What is claimed is: 1. A detection system comprising: (i) a length of optical fiber; and (iii) an OTDR coupled to said fiber, said OTDR comprising (a) a radiation source providing pulsed radiation to said fiber, (b) a detector detecting radiation that is backscattered through the fiber, and (c) a processor capable of analyzing the variation of the radiation that is backscattered through the fiber; wherein at least two polarization dependent sensing elements are positioned along the length of optical fiber. 2. The detection system of claim 1, wherein at least one polarization dependent sensing element comprises optical fiber subjected to mechanically induced microbending. 3. The detection system of claim 2, wherein at least one polarization dependent sensing element comprises a microbending gear rack. 4. The detection system of claim 3, wherein the microbending gear rack is at least 1 centimeter in length and induces a bend period of from 0.5 millimeters to 2 millimeters to the optical fiber and induces a bend amplitude of from 25 μm to 2 millimeters to the optical fiber. 5. The detection system of claim 1, wherein the length of the optical fiber comprises a plurality of airlines and at least one polarization dependent sensing element comprises a region wherein the airlines are absent. 6. The detection system of claim 1, wherein said detection system is capable of detecting a fiber disturbance within 20 meters of the actual location of the disturbance. 7. The detection system of claim 1, wherein each polarization dependent sensing element induces a polarization dependent loss of at least 0.2 dB along the length of optical fiber. 8. The detection system of claim 1, wherein each polarization dependent sensing element induces a polarization dependent loss of at least 10 dB along the length of optical fiber. 9. The detection system of claim 1, wherein at least four polarization dependent sensing elements are positioned along the length of optical fiber, wherein the distance between each polarization dependent sensing element is at least 50 meters. 10. A method for detecting a disturbance along a length of optical fiber comprising the steps of: (i) emitting pulsed radiation into a length of optical fiber; (ii) measuring radiation that is backscattered through the optical fiber; and (iii) analyzing the variation of said measured radiation to produce information related to change in said measured radiation over time along the length of the fiber; wherein at least two polarization dependent sensing elements are positioned along the length of optical fiber. 11. The method of claim 10, wherein at least one polarization dependent sensing element comprises optical fiber subjected to mechanically induced microbending. 12. The method of claim 11, wherein at least one polarization dependent sensing element comprises a microbending gear rack. 13. The method of claim 12, wherein the microbending gear rack is at least 1 centimeter in length and induces a bend period of from 0.5 millimeters to 2 millimeters to the optical fiber and induces a bend amplitude of from 25 μm to 2 millimeters to the optical fiber. 14. The method of claim 10, wherein the length of the optical fiber comprises a plurality of airlines and at least one polarization dependent sensing element comprises a region wherein the airlines are absent. 15. The method of claim 10, wherein the step of measuring radiation that is backscattered through the optical fiber comprises measuring at least one background reference trace and the step of analyzing the variation of said measured radiation comprises analyzing the variation of the difference between the at least one background reference trace and radiation backscattered over time along the length of the fiber. 16. The method of claim 10, wherein said method is capable of detecting a fiber disturbance within 20 meters of the actual location of the disturbance. 17. The method of claim 10, wherein each polarization dependent sensing element induces a polarization dependent loss of at least 0.2 dB along the length of optical fiber. 18. The method of claim 10, wherein each polarization dependent sensing element induces a polarization dependent loss of at least 10 dB along the length of optical fiber. 19. The method of claim 10, wherein at least four polarization dependent sensing elements are positioned along the length of optical fiber, wherein the distance between each polarization dependent sensing element is at least 50 meters. 20. The method of claim 10, wherein said step of analyzing the variation of said measured radiation comprises calculating: (i) a sliding standard deviation trace; or (ii) an auto correlation function of processed OTDR traces.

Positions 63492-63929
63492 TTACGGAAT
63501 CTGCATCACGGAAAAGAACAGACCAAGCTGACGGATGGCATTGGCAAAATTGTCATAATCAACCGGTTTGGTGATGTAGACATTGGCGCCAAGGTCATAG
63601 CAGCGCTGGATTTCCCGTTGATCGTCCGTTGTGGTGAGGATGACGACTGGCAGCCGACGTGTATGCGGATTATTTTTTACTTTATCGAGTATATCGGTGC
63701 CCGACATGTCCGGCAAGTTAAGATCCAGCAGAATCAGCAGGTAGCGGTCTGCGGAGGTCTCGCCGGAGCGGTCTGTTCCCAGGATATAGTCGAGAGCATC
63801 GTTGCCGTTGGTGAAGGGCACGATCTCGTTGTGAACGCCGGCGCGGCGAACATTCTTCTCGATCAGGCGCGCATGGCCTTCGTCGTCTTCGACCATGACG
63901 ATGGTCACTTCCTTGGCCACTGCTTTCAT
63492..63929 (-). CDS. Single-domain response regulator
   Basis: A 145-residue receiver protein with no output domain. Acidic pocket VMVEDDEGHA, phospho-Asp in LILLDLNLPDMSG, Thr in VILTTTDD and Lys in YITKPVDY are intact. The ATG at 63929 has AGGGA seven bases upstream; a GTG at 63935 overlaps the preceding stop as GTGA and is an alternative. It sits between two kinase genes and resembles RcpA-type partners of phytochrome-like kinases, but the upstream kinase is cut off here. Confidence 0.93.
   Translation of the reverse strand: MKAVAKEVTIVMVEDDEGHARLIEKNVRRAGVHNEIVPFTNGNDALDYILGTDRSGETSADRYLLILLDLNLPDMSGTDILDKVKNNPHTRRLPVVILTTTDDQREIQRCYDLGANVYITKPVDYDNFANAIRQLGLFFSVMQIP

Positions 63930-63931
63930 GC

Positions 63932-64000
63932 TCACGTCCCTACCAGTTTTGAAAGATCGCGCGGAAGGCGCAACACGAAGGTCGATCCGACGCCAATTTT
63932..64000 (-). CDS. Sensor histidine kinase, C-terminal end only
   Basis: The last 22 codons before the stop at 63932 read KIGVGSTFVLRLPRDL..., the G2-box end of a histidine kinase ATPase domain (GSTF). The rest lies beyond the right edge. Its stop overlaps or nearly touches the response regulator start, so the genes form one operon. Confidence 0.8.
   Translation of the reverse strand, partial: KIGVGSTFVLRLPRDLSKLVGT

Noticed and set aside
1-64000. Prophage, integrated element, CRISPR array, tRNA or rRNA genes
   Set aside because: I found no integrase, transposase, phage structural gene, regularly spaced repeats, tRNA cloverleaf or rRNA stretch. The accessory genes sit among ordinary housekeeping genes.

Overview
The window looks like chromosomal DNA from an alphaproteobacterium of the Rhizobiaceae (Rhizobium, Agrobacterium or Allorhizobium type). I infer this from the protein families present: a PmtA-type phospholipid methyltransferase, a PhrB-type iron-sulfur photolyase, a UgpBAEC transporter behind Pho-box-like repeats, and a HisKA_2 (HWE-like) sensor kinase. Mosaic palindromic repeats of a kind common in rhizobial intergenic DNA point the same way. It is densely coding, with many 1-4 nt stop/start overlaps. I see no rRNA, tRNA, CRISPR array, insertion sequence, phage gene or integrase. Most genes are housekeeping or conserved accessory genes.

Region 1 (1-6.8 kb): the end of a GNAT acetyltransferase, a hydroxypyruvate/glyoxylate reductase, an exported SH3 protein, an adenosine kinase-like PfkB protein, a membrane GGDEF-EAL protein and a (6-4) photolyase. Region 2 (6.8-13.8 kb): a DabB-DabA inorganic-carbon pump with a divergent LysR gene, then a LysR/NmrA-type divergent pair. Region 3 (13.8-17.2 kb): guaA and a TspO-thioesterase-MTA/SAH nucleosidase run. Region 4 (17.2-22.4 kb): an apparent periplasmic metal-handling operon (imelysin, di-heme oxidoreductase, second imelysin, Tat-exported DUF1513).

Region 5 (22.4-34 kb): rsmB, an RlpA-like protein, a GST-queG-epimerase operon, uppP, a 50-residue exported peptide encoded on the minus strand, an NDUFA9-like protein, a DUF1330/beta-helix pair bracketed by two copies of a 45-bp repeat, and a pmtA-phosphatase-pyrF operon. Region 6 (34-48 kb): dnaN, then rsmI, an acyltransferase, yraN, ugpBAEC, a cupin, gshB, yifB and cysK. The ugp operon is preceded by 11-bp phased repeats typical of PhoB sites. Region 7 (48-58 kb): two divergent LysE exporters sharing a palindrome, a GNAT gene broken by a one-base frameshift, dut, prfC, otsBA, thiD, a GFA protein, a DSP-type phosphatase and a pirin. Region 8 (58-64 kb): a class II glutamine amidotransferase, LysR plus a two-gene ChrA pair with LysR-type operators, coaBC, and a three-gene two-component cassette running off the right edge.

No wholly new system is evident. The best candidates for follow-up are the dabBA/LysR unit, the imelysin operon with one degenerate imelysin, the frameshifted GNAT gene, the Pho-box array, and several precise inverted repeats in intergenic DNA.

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stats Patent Info
Application #
US 20100277719 A1
Publish Date
11/04/2010
Document #
12432222
File Date
04/29/2009
USPTO Class
356 731
Other USPTO Classes
International Class
01N21/00
Drawings
12